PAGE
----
As the world celebrated the closing of another year on December 31, many bankers hoped to soon forget one of the worst periods for bank stock performance in recent history. Credit quality concerns, margin pressure, slowing earnings growth, and a declining housing market took a toll on the market for shares of publicly traded banks, which generally underperformed broader market indices such as the S&P 500 for the year. Seemingly, no public bank was left untouched by the effects of the subprime market collapse and subsequent credit market disruptions; Bank of America and Citigroup, the two largest banking institutions in the U.S., saw price declines of 22.7% and 47.2%, respectively, from year-end 2006 to year-end 2007.
But how has the market affected community banks? Mercer Capital observed two asset size-based bank indices – banks with assets between $1 billion and $5 billion, and banks with assets between $500 million and $1 billion – to gauge the impact of the 2007 financial institution market trends on smaller institutions.
As shown in Figure One, the larger group of banks with assets greater than $1 billion and less than $5 billion felt a more severe impact than the banking industry overall (as measured by the performance of the SNL Bank index) with a year-over-year price decline of 28.9%, reflecting the worst performance observed over the past ten years. For comparison purposes, the SNL Bank index exhibited a decline of 25.2%, while the S&P 500 saw a slight increase of 3.5% for the same period. The unfavorable performance of the larger index was fairly widespread, with 97% (158 out of 163) of the banks reporting price declines in 2007. More than half of the group experienced larger declines than the SNL Bank index overall. Of the five banks with an increase in stock price from 2006 to 2007, four were either targets in a merger or acquisition or the subject of strong takeover speculation.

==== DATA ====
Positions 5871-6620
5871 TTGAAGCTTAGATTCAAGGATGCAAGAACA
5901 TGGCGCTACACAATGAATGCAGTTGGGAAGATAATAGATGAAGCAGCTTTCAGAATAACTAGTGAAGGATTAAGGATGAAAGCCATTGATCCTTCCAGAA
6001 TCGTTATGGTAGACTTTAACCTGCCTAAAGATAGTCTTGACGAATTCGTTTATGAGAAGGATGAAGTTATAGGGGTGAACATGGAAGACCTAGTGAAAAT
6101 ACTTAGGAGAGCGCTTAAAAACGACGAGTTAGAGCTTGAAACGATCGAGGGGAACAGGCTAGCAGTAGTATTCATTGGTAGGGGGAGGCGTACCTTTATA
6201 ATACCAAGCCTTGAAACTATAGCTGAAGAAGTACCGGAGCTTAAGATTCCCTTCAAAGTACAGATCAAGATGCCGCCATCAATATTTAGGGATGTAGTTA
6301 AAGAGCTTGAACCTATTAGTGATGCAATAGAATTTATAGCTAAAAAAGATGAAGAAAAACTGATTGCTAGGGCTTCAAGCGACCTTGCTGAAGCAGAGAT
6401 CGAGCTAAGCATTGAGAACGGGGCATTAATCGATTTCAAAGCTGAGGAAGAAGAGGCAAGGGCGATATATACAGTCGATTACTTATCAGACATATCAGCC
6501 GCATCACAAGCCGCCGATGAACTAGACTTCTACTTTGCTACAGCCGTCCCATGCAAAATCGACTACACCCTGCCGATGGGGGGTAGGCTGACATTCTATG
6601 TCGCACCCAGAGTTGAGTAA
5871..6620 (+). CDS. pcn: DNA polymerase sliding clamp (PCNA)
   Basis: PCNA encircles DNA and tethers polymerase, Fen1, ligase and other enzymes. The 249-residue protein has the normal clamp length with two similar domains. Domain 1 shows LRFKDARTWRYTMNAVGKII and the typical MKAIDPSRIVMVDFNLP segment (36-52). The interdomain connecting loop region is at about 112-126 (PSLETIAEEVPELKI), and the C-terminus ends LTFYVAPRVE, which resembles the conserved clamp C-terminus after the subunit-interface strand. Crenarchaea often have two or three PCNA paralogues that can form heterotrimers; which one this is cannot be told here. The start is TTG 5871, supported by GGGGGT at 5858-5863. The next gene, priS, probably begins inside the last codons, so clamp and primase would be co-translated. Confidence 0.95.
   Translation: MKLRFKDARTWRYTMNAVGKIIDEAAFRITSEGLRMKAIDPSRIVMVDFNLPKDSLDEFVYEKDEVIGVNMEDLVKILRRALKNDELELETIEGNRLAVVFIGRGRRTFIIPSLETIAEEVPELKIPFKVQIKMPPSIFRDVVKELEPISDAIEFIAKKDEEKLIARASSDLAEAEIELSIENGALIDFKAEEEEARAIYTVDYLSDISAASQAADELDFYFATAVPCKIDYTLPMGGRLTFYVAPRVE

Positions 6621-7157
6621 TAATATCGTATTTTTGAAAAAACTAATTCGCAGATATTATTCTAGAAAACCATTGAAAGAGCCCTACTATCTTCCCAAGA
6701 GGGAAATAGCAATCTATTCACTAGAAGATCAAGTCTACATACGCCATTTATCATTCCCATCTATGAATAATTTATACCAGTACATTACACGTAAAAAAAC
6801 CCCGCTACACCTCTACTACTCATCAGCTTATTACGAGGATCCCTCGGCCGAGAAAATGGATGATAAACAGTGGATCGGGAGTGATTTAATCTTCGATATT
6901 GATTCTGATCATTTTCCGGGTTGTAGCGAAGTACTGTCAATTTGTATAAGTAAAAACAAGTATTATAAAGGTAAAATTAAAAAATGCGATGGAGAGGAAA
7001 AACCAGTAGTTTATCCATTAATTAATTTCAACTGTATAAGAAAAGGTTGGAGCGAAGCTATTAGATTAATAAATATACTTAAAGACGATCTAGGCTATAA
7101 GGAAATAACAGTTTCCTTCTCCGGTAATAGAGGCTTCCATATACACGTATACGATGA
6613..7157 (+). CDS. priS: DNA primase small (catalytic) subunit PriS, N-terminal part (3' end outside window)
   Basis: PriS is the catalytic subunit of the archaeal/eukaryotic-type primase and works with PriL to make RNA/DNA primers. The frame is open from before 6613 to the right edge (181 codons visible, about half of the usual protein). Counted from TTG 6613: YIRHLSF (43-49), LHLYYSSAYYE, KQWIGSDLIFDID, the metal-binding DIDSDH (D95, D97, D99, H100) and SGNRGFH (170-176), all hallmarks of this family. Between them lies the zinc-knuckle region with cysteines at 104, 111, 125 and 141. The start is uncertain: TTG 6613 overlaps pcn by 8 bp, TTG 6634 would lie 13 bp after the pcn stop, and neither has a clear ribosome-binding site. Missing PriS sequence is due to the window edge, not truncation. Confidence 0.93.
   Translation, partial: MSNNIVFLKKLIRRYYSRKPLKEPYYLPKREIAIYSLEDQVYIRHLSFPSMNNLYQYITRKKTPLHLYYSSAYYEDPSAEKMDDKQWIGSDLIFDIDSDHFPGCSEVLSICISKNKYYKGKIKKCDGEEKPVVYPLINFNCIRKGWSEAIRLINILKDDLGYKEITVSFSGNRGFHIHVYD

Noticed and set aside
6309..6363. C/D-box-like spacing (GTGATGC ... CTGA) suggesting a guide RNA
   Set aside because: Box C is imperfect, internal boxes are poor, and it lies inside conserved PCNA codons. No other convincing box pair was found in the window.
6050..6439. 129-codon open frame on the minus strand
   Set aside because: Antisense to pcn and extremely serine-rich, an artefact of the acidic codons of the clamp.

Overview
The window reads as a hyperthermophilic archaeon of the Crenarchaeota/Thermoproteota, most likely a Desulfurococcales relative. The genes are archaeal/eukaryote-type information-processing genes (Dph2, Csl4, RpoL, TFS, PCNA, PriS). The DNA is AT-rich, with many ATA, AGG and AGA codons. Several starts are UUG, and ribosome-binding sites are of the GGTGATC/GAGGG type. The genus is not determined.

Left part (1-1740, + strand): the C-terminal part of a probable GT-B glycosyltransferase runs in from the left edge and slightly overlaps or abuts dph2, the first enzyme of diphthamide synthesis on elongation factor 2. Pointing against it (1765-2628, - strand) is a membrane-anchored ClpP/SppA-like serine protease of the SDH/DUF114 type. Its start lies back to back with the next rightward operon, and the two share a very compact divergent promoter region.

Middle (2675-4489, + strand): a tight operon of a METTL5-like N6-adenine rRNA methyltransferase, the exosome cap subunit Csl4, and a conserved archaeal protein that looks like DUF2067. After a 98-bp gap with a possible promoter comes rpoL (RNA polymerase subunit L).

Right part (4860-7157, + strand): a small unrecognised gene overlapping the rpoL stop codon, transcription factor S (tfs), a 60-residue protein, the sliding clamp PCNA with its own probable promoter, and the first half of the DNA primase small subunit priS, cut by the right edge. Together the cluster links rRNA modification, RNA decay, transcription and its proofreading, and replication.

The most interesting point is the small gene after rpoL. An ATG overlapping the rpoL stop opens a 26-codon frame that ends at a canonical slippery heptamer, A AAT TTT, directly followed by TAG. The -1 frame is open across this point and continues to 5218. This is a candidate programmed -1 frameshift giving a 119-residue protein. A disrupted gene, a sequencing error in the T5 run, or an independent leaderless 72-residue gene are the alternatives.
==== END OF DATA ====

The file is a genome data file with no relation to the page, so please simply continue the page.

Public banks with assets between $500 million and $1 billion fared somewhat better, with an overall decline of 21.7%; however, the price decline observed for these banks also reflected the most unfavorable performance in the last decade. Of the 102 banks included in the group, 84% saw declining prices in 2007, with 42% reporting price declines greater than that observed for the SNL Bank index.
Figure Two reflects the historical trend in market performance for the two size-based indices with the 2007 performance notably weaker than 1999, the weakest previous year since 1997. One dollar invested in the larger bank index at the beginning of 1997 would have been worth $3.80 at year-end 2006 but declined to $2.97 at year-end 2007.
In order to attempt to isolate the driving trends behind the market performance of these institutions in 2007, we stratified the banks in each group based on location, loan portfolio concentrations, and asset quality metrics. Tables One and Two and subsequent discussion summarize our findings.
For the larger index, 42 banks were located in higher-risk markets where home price appreciation skyrocketed during the housing boom and are now experiencing the most rapid real estate market declines (Florida, California, Nevada, Georgia, or Colorado) or markets with a struggling local economy (Michigan). Of these banks, 100% reported price declines with a median decrease of 44%. Results for banks in the smaller index located in the same markets were similar, with 95% of the 21 banks reporting a price decline and a median decrease of 37% for the entire group.